This approach is very different to brainstorming. To illustrate, this is what you can expect from a brainstorm: a lot of ideas:

Brainstorms generate lots of disparate ideas

And this is what you can expect from ACTing, a big idea (or two or three) that incorporates many smaller ideas.

In ACT, you can expect to develop a big concept and then add ideas to it.

If you are familiar with brainstorming or working with people who are, you will need to stress the differences between brainstorming and ACT. However, when people get used to ACT, it will become very natural.

Non-Step: Evaluation

ACT aims to forgo evaluation. Ideally the devise, debate and develop ideas step will leave you with a concept to work with. However, in some cases you may have several ideas or an external committee which must review ideas. In this case, ideas are best evaluated by a pre-established criteria set. Moreover, these criteria should be communicated to the participants of the ACTing in advance so they can be considered throughout the process.

Step 4: Action Plan

# With any luck you will now have a creative, unconventional idea that you expect will enable you to achieve your sexy goal. It would be very easy to stop here and bask in the glory of your creativity! Don’t! You need to outline an action plan that can bring your brilliant idea to fruition.

My friend and creativity expert Fernando Cardoso de Sousa has developed a wonderful and simple approach to outlining a preliminay action plan. Simply ask the ASKing team to to prepare a WASNT (What Are the Steps Needed To) document for the idea. For example, let us imagine that the sexy new product solution is to build a mobile telephone into a pair of rings, one worn on the thumb and the other on the pinky so that people can make phone calls using only their hands. You would then ask: “What are the steps needed to realise our dual-ring-phone?” Then you would build a list of steps that might include:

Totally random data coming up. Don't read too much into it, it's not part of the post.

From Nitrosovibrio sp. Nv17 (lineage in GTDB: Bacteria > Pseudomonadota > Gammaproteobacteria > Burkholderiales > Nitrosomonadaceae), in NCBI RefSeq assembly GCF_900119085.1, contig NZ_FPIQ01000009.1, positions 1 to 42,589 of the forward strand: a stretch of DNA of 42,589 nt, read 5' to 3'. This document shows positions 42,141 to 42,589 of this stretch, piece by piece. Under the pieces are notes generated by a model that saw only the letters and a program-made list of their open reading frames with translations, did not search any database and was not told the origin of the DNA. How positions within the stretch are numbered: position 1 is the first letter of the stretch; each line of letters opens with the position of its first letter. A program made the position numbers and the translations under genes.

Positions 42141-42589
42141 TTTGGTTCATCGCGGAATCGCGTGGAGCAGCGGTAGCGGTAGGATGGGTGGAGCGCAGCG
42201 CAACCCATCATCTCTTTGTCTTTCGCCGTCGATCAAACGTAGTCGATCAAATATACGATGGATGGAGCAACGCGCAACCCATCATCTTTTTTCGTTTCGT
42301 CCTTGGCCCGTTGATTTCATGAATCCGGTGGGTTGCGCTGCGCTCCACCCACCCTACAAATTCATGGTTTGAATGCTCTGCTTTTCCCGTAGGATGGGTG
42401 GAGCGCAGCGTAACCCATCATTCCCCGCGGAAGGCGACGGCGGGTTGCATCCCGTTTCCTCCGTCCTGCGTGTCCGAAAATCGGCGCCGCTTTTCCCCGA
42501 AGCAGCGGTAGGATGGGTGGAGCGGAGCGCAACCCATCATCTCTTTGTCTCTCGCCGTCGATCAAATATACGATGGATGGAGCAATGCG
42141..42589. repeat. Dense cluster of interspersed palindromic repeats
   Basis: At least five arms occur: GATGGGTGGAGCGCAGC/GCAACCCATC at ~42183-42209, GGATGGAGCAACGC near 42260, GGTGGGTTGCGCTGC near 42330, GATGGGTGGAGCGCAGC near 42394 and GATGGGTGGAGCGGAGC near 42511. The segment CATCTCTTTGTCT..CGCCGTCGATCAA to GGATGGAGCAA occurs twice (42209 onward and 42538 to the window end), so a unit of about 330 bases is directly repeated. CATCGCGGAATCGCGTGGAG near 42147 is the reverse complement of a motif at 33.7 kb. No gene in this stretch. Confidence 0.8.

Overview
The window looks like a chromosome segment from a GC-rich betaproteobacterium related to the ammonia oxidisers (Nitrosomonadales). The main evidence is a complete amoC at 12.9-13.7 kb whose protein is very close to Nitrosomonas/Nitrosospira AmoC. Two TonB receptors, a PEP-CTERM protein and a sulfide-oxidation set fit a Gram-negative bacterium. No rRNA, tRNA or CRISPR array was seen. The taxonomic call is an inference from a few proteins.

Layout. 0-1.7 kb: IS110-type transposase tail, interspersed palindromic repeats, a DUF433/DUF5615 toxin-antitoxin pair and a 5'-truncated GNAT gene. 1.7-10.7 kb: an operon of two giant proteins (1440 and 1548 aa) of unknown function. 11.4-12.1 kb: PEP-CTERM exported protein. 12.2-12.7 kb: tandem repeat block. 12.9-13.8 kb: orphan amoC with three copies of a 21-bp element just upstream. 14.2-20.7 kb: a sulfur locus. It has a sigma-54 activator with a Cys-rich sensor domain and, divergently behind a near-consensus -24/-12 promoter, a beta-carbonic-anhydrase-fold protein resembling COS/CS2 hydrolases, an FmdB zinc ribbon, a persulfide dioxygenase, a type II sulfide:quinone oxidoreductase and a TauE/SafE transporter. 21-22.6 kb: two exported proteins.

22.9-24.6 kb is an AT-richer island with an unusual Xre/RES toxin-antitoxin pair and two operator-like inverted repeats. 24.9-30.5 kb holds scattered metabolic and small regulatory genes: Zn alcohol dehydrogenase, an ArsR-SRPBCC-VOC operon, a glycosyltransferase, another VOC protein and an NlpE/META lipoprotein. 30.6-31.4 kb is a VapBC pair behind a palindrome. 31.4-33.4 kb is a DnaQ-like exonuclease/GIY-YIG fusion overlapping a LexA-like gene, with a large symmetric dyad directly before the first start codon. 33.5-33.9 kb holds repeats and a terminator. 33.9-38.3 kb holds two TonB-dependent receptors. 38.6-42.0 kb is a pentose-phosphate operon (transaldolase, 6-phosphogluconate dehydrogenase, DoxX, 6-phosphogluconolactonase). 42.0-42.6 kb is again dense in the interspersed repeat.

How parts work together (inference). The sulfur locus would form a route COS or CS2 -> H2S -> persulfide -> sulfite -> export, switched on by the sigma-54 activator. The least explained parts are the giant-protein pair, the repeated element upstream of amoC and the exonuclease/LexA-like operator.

1. Build a mock-up to sell internally
  2. Build a prototype to test technically
  3. Present prototype to marketing
  4. And so on...

However, in real life the list would be more detailed. Assigning people to take charge of each task is also important. The WASNT document is not a project outline. It is simply a proposed action plan to get started. Indeed, in many cases, the first step will be to prepare a detailed project outline.

Innovation and Risk